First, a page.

This is an entry in an ongoing series for 303 Magazine, which will provide a range of local album reviews. It is our intention to highlight the talents of local musicians, whether veterans to the industry or newcomers. Like the bands, the album can be fresh or something we just haven’t had the power to take off repeat in the past few months. Check out previous entries in the series here.
It is rare to find an album that starts up an instant relationship with its listeners. Hello, Mountain’s Transcend — dropping January 4 — does just that. The Denver-based trio — consisting of Stephen Pamas, Jack Falk and Patrick Smith — brings a newness to an often oversaturated genre of music by maintaining the underlying gloominess of indie-rock while also managing to create a space of innovation worth listening to on repeat.
Transcend is a comeback of sorts for Hello, Mountain who took a year off to find a replacement for their previous drummer. The band’s inner communication is more cohesive and impressive than ever with newcomer Smith filling the vacancy. Nothing exemplifies this newfound unity more than “Moving” — a reluctant love song with guitar and percussion that is reminiscent of early Death Cab for Cutie. “Rewind” delves more into the dreamy, ethereal aspects of indie-rock relying on distortion and Pamas’ raw vocals. Perhaps Hello, Mountain’s new triage is the inspiration for such a diverse sound, resulting in an album that is both well rounded and achingly vulnerable.
“Face You Know” — the first single off Transcend — is a high-energy track that continues to expand the band’s new sound. It showcases the band’s strengths and invites listeners who otherwise wouldn’t have stumbled upon their music to give them a second glance. “The Window” — their album opener and second single released December 14 — delves deeper into Pamas’ ability to tell stories by recounting the instance when someone shot at him and his fiancé through their apartment window. Pamas lays into a powerful falsetto — taking the trauma of the event and packaging it as a chilling love song. The effect is clearly rewarding as the portrait of the band continues to deepen and change throughout the track list.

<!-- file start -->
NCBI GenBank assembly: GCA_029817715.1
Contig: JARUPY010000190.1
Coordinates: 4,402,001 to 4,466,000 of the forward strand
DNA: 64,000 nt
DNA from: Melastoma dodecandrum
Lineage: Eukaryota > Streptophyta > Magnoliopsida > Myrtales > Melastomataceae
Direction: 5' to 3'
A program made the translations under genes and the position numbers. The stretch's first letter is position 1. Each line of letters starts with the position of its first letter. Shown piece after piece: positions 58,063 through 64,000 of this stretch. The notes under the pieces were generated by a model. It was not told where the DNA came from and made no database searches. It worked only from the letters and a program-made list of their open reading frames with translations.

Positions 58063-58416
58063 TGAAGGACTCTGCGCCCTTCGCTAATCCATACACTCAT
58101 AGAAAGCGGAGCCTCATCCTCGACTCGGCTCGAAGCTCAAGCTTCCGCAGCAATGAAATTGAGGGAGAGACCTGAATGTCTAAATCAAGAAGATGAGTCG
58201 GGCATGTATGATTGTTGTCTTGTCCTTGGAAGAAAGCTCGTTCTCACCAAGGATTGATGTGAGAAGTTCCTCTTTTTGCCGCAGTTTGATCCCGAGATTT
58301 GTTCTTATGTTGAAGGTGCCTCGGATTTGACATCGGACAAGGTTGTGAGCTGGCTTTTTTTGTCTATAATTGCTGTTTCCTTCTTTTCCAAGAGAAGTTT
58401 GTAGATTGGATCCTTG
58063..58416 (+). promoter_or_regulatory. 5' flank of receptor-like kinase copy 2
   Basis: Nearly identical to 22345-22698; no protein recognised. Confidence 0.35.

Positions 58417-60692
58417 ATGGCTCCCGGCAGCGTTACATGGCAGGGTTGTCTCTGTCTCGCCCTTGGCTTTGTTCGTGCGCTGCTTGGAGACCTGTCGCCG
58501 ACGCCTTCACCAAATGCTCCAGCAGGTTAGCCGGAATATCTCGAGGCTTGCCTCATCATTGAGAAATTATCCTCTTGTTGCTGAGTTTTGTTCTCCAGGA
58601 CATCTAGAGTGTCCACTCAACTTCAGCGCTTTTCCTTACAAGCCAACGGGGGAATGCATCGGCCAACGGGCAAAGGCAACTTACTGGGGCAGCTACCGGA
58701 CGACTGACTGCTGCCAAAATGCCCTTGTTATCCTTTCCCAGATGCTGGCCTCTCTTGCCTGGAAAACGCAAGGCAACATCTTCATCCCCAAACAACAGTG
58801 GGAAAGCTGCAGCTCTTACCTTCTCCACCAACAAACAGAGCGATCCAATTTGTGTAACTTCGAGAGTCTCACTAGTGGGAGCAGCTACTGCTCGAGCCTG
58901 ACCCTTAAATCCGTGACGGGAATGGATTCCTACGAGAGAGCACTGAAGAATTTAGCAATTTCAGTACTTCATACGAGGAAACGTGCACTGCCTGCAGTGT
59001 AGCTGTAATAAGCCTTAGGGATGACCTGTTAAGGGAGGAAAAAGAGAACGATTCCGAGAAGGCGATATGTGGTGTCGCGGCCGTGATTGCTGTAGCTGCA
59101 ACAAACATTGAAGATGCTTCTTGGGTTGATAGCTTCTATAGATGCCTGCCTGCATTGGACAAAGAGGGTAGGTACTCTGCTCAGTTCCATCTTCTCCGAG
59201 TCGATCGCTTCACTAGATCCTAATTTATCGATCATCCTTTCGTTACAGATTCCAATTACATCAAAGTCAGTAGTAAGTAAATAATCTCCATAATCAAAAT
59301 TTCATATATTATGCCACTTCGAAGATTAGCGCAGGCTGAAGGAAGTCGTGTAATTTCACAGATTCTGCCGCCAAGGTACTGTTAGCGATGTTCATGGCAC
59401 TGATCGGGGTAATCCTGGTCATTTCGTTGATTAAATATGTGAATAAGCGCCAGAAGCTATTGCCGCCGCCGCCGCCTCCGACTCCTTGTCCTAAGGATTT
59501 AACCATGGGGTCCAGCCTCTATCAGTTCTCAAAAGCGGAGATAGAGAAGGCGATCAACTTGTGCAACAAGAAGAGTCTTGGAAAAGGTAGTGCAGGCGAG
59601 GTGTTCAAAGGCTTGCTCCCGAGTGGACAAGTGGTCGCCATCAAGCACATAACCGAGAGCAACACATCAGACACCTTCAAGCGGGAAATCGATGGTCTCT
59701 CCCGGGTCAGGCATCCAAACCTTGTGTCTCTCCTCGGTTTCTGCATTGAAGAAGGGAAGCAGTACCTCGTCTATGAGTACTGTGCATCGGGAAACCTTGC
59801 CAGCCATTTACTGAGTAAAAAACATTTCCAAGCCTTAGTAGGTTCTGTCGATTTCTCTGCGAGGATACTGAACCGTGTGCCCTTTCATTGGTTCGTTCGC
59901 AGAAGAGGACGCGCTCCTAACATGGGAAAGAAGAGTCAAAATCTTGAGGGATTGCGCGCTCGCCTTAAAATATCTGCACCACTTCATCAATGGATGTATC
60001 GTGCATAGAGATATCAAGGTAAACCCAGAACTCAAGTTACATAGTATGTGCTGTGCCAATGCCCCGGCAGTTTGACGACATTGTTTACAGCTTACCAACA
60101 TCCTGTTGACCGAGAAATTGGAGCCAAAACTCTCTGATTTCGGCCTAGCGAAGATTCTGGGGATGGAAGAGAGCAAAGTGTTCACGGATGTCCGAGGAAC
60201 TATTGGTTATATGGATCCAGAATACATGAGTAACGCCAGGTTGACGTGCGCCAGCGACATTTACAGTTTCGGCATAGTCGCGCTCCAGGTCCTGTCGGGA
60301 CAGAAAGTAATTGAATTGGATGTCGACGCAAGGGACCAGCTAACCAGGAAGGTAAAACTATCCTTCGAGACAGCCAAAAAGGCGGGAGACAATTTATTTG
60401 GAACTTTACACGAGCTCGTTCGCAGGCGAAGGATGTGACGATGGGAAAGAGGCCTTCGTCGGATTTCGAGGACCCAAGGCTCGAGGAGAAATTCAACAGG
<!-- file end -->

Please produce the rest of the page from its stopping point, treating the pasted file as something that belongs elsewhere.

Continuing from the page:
Where “Face You Know” and “The Window” shine, “Futures” and “Wasting It Right” fall behind. Although still sonically strong, the lyricism misses the mark and many of the production choices seem a bit deterring. However, it could be argued that their choices are leaps of bravery that may result in more interest than expected. Taking artistic chances is part of the process and often times leaves a larger mark than playing it safe.
This seven-track album has very few hiccups and ends on a perfect note with “The End” — arguably the strongest song on the EP. Pamas tackles the indefinite universe when he lyrically alludes to an astronaut trying to find a grip on reality. This vulnerability manages to resonate personally and creates a space between the track and the listener unique to powerful moments of mutual understanding.
As Hello, Mountain gets closer to their January 4 album release date their message remains the same. They wanted to create music that reached outward. Pamas found his solace in writing songs about pushing beyond your doubt and moving forward. Their hope was that through these songs the audience would feel the same positivity and motivation. Their music deserves to be heard and appreciated for what it successfully aims to achieve. In a world of uncertainty, there is comfort in an unspoken contract — and Transcend delivers on its end of the deal.